Configuring RabbitMQ Cluster

Updated by Maxim Volkov on Apr 01, 2015


Message queuing services do play an increasingly important role allowing companies to create elastic, cross platform/cross application, asynchronous processing architectures. One of the popular choices for message queuing is RabbitMQ, it is an Advanced Message Queuing Protocol (AMPQ) compliant, well documented, with a broad user base.

The steps below are describing how to build operational highly available redundant RabbitMQ cluster, which will be composed from three servers. The assumption is that clustered servers are residing within a same Data Center. RabbitMQ replication across WAN will function, however will conflict with the principles of the CAP Theorem.

Upon RabbitMQ cluster installation a testing method will be presented as well.

Steps to Configure RabbitMQ Cluster on CenturyLink Cloud

  1. Create Server. We will use the Ubuntu 14 64-bit template for this example, however with a few changes, these steps can be performed on other OS flavours as well.

  2. Install RabbitMQ. This will become a main queue server. We will use the following script to install the MySQL package using Ubuntu's package manager. You could also create a [blueprint script]( to do this, but since we are only installing on one server for now, we will logon to the server and run the commands manually.
    apt-get update
    apt-get -y install rabbitmq-server
  3. Clone server.
    Now we will use clone method to create second and third messaging queue servers.

  4. Configuring RabbitMQ cluster. To simplify instructions, we will rename hostnames to something less cryptic, and call servers: queue1, queue2 and queue3, by executing following command on respective host.
    FIRST_SERVER$ hostname queue1 
    SECOND_SERVER$ hostname queue2 
    THIRD_SERVER$ hostname queue3
    We'll need to change /etc/hosts file as well to reflect the change across all nodes:
    10.XX.XX.1 queue1 # master 
    10.XX.XX.2 queue2 # First slave 
    10.XX.XX.3 queue3 # Second slave
    To begin cluster configuration we will stop RabbitMQ on all three servers with:
    /etc/init.d/rabbitmq-server stop
    Ensure service is stopped properly by examining output from the command - no services should be listed:
    ps aux | grep '[r]abbitmq-server'
    Since we need the same cookie file to be present across all nodes, next we need to copy the cookie from the master to slaves. Running from the master:
    scp /var/lib/rabbitmq/.erlang.cookie queue1:/var/lib/rabbitmq/ scp /var/lib/rabbitmq/.erlang.cookie queue2:/var/lib/rabbitmq/
    Make sure you start nodes after copying the cookie from the master.
    /etc/init.d/rabbitmq-server start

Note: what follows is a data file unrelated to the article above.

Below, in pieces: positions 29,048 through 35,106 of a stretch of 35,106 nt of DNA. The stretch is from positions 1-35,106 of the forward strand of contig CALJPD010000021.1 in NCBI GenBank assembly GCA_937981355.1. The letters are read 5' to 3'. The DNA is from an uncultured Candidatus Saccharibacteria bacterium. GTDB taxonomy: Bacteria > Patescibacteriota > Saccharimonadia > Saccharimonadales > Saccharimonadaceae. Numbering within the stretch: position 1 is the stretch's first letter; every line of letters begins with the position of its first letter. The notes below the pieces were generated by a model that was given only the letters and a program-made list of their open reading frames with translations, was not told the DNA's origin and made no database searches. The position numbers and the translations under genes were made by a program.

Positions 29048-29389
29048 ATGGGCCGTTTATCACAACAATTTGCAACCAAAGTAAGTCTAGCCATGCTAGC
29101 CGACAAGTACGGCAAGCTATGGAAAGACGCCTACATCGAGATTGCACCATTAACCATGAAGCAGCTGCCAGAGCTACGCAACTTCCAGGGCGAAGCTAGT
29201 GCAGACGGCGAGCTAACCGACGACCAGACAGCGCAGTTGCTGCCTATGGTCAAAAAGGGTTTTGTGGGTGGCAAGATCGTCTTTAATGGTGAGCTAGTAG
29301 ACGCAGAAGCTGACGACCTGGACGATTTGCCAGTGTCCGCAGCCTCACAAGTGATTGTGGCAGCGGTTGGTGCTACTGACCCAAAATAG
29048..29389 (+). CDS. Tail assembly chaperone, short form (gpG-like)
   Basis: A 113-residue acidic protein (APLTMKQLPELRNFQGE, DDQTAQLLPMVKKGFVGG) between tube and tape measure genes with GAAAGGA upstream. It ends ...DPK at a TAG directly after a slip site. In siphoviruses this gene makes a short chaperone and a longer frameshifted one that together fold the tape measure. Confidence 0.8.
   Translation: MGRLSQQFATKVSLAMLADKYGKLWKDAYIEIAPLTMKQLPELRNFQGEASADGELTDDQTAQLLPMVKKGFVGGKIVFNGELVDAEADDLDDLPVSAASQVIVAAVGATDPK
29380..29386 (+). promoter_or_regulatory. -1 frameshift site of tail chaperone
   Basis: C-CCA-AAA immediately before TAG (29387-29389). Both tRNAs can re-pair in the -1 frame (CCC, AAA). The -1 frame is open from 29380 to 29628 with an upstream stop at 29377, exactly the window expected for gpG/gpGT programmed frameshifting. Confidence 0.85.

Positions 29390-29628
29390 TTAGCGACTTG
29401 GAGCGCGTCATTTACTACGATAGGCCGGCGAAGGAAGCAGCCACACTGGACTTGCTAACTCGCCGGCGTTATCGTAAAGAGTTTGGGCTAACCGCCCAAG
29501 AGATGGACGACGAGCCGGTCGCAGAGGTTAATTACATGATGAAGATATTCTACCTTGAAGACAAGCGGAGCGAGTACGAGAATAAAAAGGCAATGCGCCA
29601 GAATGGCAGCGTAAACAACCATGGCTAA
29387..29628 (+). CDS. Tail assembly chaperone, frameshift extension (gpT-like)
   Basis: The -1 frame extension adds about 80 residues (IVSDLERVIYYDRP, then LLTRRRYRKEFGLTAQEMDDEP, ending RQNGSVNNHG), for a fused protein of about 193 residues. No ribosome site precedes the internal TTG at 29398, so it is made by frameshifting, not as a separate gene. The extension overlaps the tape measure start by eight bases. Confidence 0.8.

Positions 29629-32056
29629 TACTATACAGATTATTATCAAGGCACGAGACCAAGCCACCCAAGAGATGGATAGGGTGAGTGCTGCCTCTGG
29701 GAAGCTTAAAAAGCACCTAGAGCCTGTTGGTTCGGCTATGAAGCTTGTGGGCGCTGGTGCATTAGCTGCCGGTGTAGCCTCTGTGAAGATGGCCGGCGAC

The following commands have to be run on all nodes, except the master (queue1).
    rabbitmqctl stop_app
    rabbitmqctl reset 
    rabbitmqctl join_cluster 
    [email protected] rabbitmqctl start_app
    To confirm the change took place, we check cluster's status from any connected node:
    rabbitmqctl cluster_status
    Cluster status of node [email protected] ...
    [{nodes,[{disc,[[email protected],[email protected],[email protected]]}]},
    {running_nodes,[[email protected],[email protected],[email protected]]},
  5. HA policy Finaly, to synck all the queues accross all the nodes we need to run:
    rabbitmqctl set_policy ha-all "" '{"ha-mode":"all","ha-sync-mode":"automatic"}'
Our cluster has been successfully created.

Testing RabbitMQ cluster

The cluster is ready to be tested. We will create a simple testing scenario to make sure our cluster works as is expected. Using first Python script we are going to submit a message to the messaging queue and using second script we will collect that message. To prepare for testing, we will install Python module to work with RabbitMQ:
apt-get install python-pika
Now let's copy and paste the following script in your home directory, and call it ""
import pika



message="Hello CLC!"

connection = pika.BlockingConnection(pika.ConnectionParameters(host=queue_server))

channel =

channel.queue_declare(queue='%s' % queue_name)

channel.basic_publish(exchange='', routing_key='%s' % queue_name, body='%s' % message)

print " [---->] Sent a message : '%s'" % message

The script connects to the "queue1" servers and sends a message, which consecutively replicates into the rest of the servers of our new queue cluster:
To make sure message has been successfully received, we run:
rabbitmqclt list_queues
When we run this command on each of the three clustered servers, you should see:
queue1:/home/rabbit/py$ rabbitmqctl list_queues

Listing queues ...

My_First_Queue 1


queue2:/home/rabbit/py$ rabbitmqctl list_queues

Listing queues ...

My_First_Queue 1


queue3:/home/rabbit/py$ rabbitmqctl list_queues

Listing queues ...

My_First_Queue 1

Output from the command implies that message is waiting in a queue to be used. To test message retrieval, we'll use the following script
import pika



connection = pika.BlockingConnection(pika.ConnectionParameters(queue_server))

channel =

channel.queue_declare(queue='%s' % queue_name)

def callback(ch, method, properties, body):

print " [---->] Received %r" % (body,)


queue='%s' % queue_name,


print ' [---->] Waiting for the next messages. To exit press CTRL+C'

The script connects to one of the cluster nodes and retrieves the message stored there.
queue3:/home/rabbit/py$ python

[---->] Received 'Hello CLC!'

[---->] Waiting for the next messages. To exit press CTRL+C
We received our message and can confirm that messaging queue becomes empty:
queue1:/home/rabbit/py$ rabbitmqctl list_queues

Listing queues ...

My_First_Queue 0

To learn more about configuration options and features you can consult RabbitMQ manual.

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